11.11 2014


The Tax Changes

On 14 October 2014, the Australian Government released its ‘Industry Innovation and Competitiveness Agenda’ as a central part of its strategy to strengthen Australia’s economy and competitiveness. One of the main initiatives involves changes to the taxation of employee incentive schemes (EIS) which is aimed at levelling the playing field for start-ups trying to compete on the global stage.

The changes, expected to come into effect from 1 July 2015, reverse the previous rules which required options issued to employees under an EIS to be taxed at the point of issue. Under the new rules, options issued to employees under an EIS will generally be taxed when they are exercised, rather than when they are issued. The Government has also extended the maximum time for tax deferral from seven years from the acquisition of interests to 15 years, which is aimed at allowing more time for start-ups to succeed.

A further concession will be available to eligible start-ups, allowing them to issue their employees options at a small discount¹ and to have taxation deferred until sale, so long as the options are held for at least three years. Eligible start-ups have been defined as those companies:

(a) with a turnover of no more than $50M;

(b) that are unlisted; and

(c) that have been incorporated for less than 10 years.

Other changes in the ‘Industry Innovation and Competitiveness Agenda’ include investment into the vocational education and training sector, reforming the 457 and investor visa programs, and funding Industry Growth Centers in five key sectors (food and agribusiness; mining equipment, technology and services; oil, gas and energy resources; medical technologies and pharmaceuticals; and advanced manufacturing sectors).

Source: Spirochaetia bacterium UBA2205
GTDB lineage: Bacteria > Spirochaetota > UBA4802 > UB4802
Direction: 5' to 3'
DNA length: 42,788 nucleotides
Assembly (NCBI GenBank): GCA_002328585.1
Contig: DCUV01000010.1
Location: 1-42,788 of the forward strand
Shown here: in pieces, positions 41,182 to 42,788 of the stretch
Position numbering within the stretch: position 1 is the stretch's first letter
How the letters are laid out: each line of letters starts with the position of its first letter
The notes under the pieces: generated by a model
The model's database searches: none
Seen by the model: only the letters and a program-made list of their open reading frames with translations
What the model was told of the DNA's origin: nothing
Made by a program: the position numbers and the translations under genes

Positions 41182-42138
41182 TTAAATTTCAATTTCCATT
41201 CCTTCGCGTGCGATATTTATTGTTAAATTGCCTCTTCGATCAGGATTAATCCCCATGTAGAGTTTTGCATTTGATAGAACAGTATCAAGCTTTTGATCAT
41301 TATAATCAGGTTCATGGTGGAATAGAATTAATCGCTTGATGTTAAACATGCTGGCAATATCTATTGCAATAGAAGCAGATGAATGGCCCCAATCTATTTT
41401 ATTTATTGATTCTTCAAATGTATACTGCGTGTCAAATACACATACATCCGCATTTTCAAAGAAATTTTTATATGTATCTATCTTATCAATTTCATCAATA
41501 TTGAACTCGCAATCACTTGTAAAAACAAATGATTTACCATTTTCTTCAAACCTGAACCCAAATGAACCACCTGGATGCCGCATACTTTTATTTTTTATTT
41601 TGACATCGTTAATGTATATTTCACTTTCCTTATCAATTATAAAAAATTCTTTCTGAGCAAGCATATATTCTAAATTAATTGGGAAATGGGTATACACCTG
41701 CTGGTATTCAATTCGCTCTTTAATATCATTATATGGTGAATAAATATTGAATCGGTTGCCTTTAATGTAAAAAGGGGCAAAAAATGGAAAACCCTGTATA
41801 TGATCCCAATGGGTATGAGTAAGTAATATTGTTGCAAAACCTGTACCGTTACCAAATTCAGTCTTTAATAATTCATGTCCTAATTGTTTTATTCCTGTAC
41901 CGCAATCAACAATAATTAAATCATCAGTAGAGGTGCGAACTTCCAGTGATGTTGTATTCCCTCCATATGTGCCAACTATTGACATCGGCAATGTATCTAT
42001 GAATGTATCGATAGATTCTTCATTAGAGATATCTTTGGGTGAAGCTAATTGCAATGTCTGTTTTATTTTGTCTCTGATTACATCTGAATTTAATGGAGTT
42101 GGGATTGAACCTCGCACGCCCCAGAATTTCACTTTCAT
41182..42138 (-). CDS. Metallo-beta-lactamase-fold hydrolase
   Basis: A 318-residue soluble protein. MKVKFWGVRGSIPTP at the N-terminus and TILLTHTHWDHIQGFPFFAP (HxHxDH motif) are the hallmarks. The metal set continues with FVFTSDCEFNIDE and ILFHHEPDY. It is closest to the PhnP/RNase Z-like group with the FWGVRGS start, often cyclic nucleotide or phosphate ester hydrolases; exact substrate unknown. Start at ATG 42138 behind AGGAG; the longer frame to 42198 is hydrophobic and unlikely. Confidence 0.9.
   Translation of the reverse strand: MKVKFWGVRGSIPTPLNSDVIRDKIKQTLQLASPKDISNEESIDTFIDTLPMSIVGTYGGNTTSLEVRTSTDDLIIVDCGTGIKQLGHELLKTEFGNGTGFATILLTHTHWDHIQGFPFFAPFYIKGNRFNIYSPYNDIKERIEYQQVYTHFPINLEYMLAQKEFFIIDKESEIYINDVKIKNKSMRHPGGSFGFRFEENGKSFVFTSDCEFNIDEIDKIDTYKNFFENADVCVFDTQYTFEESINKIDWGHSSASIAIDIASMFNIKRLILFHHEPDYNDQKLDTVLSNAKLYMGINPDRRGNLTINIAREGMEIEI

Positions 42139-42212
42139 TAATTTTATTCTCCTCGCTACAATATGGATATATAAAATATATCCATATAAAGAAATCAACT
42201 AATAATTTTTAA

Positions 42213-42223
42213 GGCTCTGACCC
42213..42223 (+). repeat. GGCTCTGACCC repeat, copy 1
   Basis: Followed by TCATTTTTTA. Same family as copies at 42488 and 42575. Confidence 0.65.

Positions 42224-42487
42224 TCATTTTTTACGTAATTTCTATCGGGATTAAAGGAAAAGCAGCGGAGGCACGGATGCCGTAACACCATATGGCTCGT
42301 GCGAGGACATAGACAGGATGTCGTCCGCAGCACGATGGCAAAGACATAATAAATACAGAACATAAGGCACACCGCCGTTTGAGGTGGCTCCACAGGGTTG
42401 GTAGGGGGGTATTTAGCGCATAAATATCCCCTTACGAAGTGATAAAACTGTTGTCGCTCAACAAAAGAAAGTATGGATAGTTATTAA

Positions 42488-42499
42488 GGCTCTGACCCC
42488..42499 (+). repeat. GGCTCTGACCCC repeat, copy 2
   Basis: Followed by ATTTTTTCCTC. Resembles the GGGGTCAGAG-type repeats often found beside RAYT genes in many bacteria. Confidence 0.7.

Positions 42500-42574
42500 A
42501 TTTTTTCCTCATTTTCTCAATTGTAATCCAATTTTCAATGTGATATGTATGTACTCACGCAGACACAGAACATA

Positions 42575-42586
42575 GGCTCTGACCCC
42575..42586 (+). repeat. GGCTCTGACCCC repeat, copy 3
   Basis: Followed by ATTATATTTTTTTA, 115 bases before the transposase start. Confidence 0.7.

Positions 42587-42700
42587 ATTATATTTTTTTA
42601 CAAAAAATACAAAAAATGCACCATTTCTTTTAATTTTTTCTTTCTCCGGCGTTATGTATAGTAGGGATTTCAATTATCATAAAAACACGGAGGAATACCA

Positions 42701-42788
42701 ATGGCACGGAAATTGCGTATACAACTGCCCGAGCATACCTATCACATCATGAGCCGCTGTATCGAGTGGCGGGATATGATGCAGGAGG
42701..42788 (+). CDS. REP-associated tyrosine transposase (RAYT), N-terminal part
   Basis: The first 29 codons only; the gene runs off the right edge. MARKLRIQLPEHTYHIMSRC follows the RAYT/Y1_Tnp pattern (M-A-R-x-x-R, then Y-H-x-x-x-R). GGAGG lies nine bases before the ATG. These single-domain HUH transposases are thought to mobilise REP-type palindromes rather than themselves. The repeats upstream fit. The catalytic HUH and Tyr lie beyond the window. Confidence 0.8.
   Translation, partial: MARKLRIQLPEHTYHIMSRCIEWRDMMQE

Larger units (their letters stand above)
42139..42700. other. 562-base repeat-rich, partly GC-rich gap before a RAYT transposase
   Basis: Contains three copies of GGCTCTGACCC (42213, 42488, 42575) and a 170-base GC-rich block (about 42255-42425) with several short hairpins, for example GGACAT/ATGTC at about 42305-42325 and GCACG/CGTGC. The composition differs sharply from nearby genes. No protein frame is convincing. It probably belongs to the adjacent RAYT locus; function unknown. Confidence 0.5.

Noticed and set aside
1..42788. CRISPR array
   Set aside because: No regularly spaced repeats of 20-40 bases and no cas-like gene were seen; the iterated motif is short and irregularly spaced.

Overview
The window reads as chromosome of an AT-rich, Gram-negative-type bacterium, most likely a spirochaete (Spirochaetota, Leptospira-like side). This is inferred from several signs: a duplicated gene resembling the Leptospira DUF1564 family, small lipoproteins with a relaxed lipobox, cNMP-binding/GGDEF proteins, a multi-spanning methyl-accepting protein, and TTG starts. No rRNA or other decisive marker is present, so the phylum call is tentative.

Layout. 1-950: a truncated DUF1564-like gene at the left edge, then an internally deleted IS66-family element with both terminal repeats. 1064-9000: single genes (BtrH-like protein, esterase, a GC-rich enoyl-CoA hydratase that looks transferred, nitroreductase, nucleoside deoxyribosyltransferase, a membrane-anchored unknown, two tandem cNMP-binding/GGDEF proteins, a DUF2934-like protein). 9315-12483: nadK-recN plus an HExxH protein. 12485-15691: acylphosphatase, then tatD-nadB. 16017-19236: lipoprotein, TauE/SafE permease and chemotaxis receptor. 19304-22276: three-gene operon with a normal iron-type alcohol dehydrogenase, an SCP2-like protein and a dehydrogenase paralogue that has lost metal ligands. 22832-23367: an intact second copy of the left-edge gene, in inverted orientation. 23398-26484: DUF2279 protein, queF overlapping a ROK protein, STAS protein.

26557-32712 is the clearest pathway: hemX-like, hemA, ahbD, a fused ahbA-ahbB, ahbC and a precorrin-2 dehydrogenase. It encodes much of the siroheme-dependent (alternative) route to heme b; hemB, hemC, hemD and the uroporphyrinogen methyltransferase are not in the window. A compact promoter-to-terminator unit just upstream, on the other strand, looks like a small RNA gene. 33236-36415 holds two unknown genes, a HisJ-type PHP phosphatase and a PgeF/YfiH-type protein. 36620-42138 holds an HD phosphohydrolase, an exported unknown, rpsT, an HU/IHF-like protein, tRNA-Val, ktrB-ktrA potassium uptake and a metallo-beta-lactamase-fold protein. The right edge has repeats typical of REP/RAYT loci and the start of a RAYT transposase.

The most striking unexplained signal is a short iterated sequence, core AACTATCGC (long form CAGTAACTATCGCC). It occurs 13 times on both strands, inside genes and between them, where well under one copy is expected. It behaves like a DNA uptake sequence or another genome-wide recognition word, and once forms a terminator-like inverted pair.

ASIC’s Revised Guidance Released

On 31 October 2014, ASIC also released an updated ‘Regulatory Guide 49 Employee Incentive Schemes’ and has issued two new class orders (‘Class Order 14/1000’ and ‘Class Order 14/1001’), which replace the existing ‘Class Order 03/184’. The changes will better facilitate the ability for companies to offer EIS’s and aims at reducing their compliance burden. Changes include:

(a) expansion of the categories of people who can make, and participate in, offers;

(b) expansion of the classes of financial products which may be offered;

(c) greater flexibility in the way employee incentive schemes can be structured;

(d) reduction in the administrative burden of having to provide copies of documents to ASIC; and

(e) expansion of the types of situations where unlisted bodies may offer employee incentive schemes.

Importantly, for recently listed companies or those planning to IPO, the requirement to be listed for 12 months before adopting an employee incentive scheme has been reduced to 3 months. For further information about ASIC’s revised guidance, please contact us.

Further Information

Should you be considering implementing an EIS or already have one in place and require any further information, please contact us.


¹The integrity provisions introduced in 2009 will remain in force, allowing an upfront $1,000 tax concession for employees who earn less than $180,000 per year.


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